One of the biggest questions people ask when they first approach weight training is what is overtraining how long they should rest between workouts.
Answers can vary, depending on your reasons and goals, but most fitness trainers will put the number at around 48 hours.
The main emphasis, of course, should be that rest is extremely important. Unless your muscles are given enough time to recover from the stress of working and lifting, you won’t see very good results and you run the risk of setting yourself up for injury.
Whether you need exactly 48 hours between workout sessions is debatable. By focusing on different muscle groups every day, you can work out 5 or 6 days a week and still give your muscles enough time to recover.
What is Overtraining, and What Does it Have to do With Resting?
If you’re planning to work out nearly every day, it’s important to remember that without a proper training schedule you risk overtraining.
Many people think what overtraining means is working out too much, which isn’t necessarily true. Bodybuilders and competitive lifters work out for several hours each day, but most of them are able to avoid overtraining completely. The amount of time you spend lifting weights isn’t really the issue.
The real cause of overtraining is overworking a specific muscle group and not allowing sufficient rest time for the muscles in that group to recover. If you don’t take the time to rest, your muscles will get over-stressed. This can lead to pain, injury and at the very least, you simply won’t get the results you want – you won’t see or feel any improvement.
Quality of Rest is More Important Than Quantity
While the 48 hour mark is important to keep in mind, you should also be aware that when it comes to resting muscle, quality is more important than quantity. Even if you avoid working those muscles for the full 48 hours, you’re not necessarily avoiding overtraining and giving your muscles the “rest” they need.
This is especially true if you’re eating junk food or sitting around all day with terrible posture. This is because an absence of proper nutrients and healthy movement will negatively impact any efforts you make to strengthen and build muscle.
On the other hand, when you eat healthy lean proteins and use fruit and vegetables to provide carbohydrate fuel, you’re feeding your muscles the nutrients they need to regenerate and grow stronger. You should also get a full night’s sleep and practice good posture, stretching and regular cardio exercises to help with joints and muscle tightness.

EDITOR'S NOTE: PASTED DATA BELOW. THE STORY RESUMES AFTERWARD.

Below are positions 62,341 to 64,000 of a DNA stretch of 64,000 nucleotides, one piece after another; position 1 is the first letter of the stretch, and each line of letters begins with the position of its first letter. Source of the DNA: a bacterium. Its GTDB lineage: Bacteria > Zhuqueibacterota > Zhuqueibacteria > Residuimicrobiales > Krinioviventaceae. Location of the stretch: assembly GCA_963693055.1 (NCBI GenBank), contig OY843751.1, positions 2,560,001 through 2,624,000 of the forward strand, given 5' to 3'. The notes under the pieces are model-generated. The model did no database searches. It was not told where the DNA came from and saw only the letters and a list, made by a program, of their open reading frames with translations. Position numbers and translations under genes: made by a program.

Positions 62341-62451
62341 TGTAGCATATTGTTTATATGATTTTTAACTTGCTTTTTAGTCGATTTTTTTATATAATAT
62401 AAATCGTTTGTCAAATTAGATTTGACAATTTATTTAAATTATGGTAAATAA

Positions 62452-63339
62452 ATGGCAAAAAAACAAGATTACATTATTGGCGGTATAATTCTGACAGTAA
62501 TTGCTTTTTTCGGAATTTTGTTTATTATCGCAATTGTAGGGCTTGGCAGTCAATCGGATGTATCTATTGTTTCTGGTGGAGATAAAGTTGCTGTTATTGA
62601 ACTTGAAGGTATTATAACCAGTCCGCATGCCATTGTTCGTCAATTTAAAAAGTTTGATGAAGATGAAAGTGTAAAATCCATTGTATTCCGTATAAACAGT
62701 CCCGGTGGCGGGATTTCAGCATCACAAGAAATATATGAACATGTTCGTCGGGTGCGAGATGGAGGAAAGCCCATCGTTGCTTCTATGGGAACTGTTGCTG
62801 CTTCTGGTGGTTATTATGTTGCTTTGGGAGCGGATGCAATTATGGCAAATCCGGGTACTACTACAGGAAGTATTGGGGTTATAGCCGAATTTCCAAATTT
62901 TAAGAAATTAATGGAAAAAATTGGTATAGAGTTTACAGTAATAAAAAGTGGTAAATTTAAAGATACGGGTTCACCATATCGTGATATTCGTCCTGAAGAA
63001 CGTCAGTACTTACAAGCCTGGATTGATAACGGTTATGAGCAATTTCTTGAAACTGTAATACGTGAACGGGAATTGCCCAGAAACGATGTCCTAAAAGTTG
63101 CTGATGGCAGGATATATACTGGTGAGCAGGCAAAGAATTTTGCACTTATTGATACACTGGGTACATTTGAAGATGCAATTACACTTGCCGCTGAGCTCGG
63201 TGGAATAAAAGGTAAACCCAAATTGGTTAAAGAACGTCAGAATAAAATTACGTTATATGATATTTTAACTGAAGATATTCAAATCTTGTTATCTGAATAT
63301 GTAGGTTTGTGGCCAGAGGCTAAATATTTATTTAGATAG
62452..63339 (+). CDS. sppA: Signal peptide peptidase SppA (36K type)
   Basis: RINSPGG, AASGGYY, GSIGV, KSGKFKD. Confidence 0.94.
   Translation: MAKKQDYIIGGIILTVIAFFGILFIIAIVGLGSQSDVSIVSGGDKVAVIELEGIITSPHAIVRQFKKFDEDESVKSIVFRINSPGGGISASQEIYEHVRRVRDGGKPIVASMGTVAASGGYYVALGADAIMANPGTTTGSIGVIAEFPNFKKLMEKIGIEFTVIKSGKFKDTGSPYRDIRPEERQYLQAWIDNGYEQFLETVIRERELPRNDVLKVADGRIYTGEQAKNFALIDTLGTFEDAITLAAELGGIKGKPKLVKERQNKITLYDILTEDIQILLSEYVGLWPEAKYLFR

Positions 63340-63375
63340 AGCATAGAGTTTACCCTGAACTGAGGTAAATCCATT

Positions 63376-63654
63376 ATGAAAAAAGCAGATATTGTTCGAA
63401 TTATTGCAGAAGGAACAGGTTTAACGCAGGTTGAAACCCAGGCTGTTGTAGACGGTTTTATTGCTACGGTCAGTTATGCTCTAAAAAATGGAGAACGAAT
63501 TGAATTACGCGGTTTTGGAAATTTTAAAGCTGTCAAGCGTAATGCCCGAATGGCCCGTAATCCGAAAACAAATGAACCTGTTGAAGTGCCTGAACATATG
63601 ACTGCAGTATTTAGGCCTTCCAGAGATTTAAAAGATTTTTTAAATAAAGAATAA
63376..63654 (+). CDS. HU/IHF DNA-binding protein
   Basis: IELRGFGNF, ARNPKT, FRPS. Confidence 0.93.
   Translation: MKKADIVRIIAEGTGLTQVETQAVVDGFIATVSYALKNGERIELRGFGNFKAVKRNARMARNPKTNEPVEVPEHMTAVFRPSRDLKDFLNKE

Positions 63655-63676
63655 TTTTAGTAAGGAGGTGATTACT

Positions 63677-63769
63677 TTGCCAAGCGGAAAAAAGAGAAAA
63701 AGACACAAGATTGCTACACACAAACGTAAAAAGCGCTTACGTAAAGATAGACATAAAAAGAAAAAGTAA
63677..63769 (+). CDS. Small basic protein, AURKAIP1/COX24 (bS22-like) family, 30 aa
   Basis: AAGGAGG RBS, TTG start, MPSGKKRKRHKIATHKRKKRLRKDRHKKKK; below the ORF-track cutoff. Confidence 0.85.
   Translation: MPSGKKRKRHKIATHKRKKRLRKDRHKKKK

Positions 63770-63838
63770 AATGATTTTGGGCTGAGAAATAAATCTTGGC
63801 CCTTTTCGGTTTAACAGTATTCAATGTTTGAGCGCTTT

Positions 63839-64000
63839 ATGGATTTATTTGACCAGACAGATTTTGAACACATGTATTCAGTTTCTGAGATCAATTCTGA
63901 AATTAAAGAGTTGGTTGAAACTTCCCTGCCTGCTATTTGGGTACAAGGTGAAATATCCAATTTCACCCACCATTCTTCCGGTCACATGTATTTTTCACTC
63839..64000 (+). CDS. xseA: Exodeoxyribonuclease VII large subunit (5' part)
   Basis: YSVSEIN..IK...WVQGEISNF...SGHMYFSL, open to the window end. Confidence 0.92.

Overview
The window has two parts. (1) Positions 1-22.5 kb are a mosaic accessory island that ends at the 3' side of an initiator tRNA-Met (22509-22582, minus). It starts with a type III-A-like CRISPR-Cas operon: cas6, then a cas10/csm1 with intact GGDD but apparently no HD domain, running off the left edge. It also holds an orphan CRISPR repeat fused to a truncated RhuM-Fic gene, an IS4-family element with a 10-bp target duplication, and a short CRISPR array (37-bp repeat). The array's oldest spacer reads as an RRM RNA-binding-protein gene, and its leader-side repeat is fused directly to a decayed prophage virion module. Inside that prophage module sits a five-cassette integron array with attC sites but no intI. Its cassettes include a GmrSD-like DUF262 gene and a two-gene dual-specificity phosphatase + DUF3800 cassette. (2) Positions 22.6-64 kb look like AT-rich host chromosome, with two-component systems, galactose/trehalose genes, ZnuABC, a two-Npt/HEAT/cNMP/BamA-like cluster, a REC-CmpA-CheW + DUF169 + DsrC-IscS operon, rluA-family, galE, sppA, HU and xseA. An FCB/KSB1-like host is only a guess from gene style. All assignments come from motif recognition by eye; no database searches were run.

There are many ways to work out practically every day and still avoiding overtraining and get the rest your body needs to make the strength and endurance changes you expect to see. The best way to do this is to develop a workout schedule that varies from day to day. Try to break up your schedule into alternating upper body, lower body and cardio days. Abdominal exercises can be split between the three provided you are isolating different core muscles for each day.
Do not work the same muscle groups two days in a row. Depending on the form of cardio you choose to do, it’s not always a good idea to follow a lower body weight workout with a running or fast walking day. Learn to isolate specific muscle groups so that you will know how to avoid over working them. Don’t just perform an exercise because you’re familiar with how to do it, learn exactly what effect each exercise has on specific muscles.
Always Make Time for Resting
Always take at least one full rest day and be sure to do some light stretching, light walking/moving and healthy eating that day.
Not everybody wants to look like a bodybuilder. Some people just want to maintain the muscle they already have. But no matter what your fitness goals are, you should always include time for quality rest.
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